Публикация о конкурсе 14 конкурс им. Чайковского. Piano | Gustav Alink, June 23

  • Автор темы Мария Холкина
  • Дата начала

Мария Холкина

Today (Thursday) afternoon, I arrived in Moscow. It feels good to back! The Tchaikovsky Competition is a monumental event and Russia has a great history and tradition in classical music. Sitting in the Great Hall of the Conservatory, where the piano competition takes place, you can sense this very special atmosphere. The audience is full of musicians and enthousiastic music lovers.

When attending such a meaningful international event, you can always see many friends again and well-known personalities, whom you know from other competitions. Also here in Moscow, just looking around, you can see Dmitry Bashkirov, Yakov Kasman, Alexander Scriabin (the grandson), Dmitry Onyshchenko, Sergey Dorenski and many others. It was a shock, however, to hear that Nelson Freire has already left Moscow! He was on the jury here, but not any more...

This evening, four pianists will play a Mozart concerto, and tomorrow the other four semifinalists. A Mozart concerto at the Tchaikovsky Competition ... that is a bit unusual. Of course, the "big" concertos will still come in the finals. The first contestant on stage was Alexander Romanovsky. I remember him from Bolzano, where he had won the Busoni Competition (2001), and also from Brussels (2003), where he had played very well, but had not been admitted to the finals. Here in Moscow, I found his Mozart Concerto KV488 a bit "cold", not very colourful. Next was Sarah Daneshpour. I was very curious how she would do. She had won 2nd prize in the William Kapell Competition 2007. Her playing (KV466) was more alive, and at the start, she produced a nice singing tone and created a nice atmosphere. In the 2nd and 3rd movement, she made some mistakes, but the cadenza went well again. The final chord came just a bit too early.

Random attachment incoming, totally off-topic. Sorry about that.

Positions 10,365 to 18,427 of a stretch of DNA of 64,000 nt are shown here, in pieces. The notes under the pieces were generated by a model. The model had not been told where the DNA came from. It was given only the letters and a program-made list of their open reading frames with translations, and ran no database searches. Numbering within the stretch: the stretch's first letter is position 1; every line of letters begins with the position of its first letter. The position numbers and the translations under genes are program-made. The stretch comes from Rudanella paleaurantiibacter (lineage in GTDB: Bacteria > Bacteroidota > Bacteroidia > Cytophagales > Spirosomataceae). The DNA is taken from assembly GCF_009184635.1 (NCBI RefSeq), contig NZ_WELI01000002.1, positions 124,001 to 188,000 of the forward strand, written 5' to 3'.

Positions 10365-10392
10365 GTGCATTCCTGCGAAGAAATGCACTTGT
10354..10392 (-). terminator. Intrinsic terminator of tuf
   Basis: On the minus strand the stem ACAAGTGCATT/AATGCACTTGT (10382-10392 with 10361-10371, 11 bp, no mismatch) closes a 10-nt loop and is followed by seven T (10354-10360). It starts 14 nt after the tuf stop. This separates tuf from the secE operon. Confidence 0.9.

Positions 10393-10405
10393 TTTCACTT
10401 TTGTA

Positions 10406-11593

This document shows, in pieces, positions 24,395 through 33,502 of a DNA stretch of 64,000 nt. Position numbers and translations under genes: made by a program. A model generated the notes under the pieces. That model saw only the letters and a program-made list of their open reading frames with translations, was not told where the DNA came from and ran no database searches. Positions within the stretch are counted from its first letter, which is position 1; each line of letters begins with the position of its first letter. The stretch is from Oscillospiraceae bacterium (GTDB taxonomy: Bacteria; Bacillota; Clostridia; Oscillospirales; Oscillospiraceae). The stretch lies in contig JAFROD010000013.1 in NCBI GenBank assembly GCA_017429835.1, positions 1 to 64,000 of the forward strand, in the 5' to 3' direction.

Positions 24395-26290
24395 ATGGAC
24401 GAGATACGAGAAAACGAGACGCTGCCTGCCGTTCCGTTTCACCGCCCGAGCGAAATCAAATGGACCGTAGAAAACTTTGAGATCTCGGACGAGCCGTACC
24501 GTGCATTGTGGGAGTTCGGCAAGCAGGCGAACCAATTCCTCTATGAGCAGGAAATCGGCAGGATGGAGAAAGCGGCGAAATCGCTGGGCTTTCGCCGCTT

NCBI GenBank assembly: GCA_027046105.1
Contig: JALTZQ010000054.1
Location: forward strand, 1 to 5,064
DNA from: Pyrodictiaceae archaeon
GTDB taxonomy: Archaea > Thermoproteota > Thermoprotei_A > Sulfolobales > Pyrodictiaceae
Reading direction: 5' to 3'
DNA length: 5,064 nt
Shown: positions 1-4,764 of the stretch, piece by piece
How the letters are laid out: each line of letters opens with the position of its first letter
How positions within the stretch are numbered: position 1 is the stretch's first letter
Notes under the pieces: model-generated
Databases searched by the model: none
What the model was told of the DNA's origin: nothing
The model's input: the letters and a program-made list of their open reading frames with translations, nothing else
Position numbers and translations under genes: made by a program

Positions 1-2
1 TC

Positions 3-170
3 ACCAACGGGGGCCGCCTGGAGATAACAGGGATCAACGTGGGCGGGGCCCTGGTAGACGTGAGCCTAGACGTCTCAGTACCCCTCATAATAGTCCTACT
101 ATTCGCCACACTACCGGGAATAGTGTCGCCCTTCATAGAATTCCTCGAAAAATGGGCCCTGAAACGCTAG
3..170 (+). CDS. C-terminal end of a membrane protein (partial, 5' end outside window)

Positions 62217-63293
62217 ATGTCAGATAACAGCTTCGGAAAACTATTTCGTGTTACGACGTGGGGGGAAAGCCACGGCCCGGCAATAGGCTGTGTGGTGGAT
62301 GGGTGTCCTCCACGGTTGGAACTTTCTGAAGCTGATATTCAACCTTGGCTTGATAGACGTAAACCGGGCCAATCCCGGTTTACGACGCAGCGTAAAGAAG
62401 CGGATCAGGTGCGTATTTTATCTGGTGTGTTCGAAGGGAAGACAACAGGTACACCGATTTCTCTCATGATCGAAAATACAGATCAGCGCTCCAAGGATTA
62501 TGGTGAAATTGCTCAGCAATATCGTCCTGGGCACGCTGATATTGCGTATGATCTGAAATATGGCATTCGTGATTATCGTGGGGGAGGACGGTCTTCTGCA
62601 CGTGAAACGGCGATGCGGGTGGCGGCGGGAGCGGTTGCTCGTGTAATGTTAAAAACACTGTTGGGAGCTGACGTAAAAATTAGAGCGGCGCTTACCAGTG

After the break, Philip Kopachevskiy did very well with Mozart's KV491. He studies with Sergey Dorenski, who came specially to listen to him. Alexander Lubyantsev is 24 and has already the 3rd prize of the Tchaikovsky Competition (2007) in his pocket. I remember him also from Sydney (2004), where he had won the 5th prize. He had chosen KV467 and was the only one to play the Fazioli piano. Lubyantsev's playing had wit and character, and he offered unusual cadenzas. The audience cheered, but I would still prefer Kopachevskiy. Tomorrow more!

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